Expect Focus Life, Annuity, and Retirement Solutions, October 2019

Time to Flush Certain Restrictions on Rebates?

Life, Annuity, and Retirement Solutions   |   Financial Services Regulatory   |   Insurance   |   Securities & Investment Companies   |   Securities Transactions and Compliance   |   October 4, 2019

The NAIC and states are reviewing whether to flush those provisions of state anti-rebating laws that inhibit innovation in the insurance industry. The NAIC Unfair Trade Practices Act (#880) prohibits offering any premium rebate, special favor, valuable consideration, or anything of value not specified in the policy or annuity. The discussion circles around allowing insurers and producers to provide benefits in the form of products, services, or programs that prevent or mitigate risk while at the same time protecting consumers and the financial solvency of insurers. The NAIC and states’ activities are summarized below.

North Dakota

North Dakota drafted the following proposed four-part test, with each part answered in the affirmative, in order for an insurer or producer to offer risk prevention, mitigation benefits, or value-added services for free, at a discount, or at market value:

  1. Does the provision of the value-added service, taken as a whole, protect the solvency of the applicable insurers and protect consumers?
  2. Does the provision of the value-added service, taken as a whole, protect consumers against unfair discrimination?
  3. Is the value-added service, taken as a whole, related to the insurance coverage being provided?
  4. Does the service mitigate loss or provide loss control that aligns with the risks of the policy, or assess risk, identify sources of risk, or develop strategies for eliminating or reducing those risks?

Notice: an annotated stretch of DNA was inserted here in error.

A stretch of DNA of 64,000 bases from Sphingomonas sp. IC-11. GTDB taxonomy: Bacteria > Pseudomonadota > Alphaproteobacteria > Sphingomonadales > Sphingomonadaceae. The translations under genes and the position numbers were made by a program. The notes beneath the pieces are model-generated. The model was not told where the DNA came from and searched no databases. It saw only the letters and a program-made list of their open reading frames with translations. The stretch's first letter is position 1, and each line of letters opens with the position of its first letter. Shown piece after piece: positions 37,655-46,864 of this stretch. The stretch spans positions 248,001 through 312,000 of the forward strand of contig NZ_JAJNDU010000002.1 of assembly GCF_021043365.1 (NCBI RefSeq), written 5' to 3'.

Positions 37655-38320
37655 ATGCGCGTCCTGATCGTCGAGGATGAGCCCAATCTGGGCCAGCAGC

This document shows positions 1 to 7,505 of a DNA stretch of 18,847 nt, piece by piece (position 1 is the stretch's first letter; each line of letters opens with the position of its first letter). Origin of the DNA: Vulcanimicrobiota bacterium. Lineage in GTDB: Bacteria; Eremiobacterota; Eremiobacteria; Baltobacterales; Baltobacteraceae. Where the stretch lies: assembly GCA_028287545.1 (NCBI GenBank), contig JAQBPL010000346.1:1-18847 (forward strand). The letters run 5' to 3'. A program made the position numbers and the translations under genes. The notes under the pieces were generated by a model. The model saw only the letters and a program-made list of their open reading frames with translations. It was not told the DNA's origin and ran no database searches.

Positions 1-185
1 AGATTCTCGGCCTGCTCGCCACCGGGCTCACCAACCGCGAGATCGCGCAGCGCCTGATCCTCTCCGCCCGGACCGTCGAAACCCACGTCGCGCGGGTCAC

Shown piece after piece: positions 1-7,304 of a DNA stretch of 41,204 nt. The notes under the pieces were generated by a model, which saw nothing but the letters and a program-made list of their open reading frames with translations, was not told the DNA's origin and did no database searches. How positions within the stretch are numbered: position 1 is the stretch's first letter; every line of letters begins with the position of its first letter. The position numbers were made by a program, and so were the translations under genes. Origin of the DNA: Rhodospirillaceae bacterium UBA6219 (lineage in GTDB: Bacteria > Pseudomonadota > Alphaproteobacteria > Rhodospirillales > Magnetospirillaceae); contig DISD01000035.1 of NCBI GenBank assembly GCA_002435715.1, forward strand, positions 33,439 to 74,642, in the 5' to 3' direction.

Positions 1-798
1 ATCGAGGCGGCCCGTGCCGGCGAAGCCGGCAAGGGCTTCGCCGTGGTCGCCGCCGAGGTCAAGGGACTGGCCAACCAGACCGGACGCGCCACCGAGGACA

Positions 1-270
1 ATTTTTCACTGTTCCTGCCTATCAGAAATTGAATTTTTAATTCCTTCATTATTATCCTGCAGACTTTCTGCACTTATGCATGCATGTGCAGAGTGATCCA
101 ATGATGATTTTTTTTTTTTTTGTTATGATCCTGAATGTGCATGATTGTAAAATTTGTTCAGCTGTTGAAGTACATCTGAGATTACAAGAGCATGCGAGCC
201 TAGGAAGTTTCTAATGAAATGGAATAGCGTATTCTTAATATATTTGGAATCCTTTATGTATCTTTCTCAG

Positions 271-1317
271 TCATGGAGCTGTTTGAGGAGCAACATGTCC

North Dakota’s draft guidance requires that a description of the value-added services be filed within 30 days after its first use for review by the commissioner. “The description must briefly describe what the service is; who the service is offered to; when the service will be offered; and how the service will reduce risk.” It also clarifies that no other form or rate filing would be needed.

The Innovation and Technology Task Force circulated North Dakota’s proposed guidance as a starting point for a draft NAIC guideline or for revising the Unfair Trade Practices Act language to eliminate the current rebating restrictions.


Similar to the North Dakota draft guidance, under Bulletin 2019-04, Ohio does not consider a value-added service provided for “rate reduction, loss control, and/or loss mitigation” an improper rebate when the product or service is not specified in the insurance policy if the product or service is:

  1. Directly related to the type of insurance offered or purchased;
  2. Intended to mitigate risks or reduce rates or claims to the benefit of policyholders; and
  3. Offered or provided in a fair and nondiscriminatory manner to like policyholders.


While Alabama enumerated more requirements, Regulation 482-1-163 adopts similar criteria for an insurer or producer to provide a value-added service or product as follows:

  1. The service or product is intended to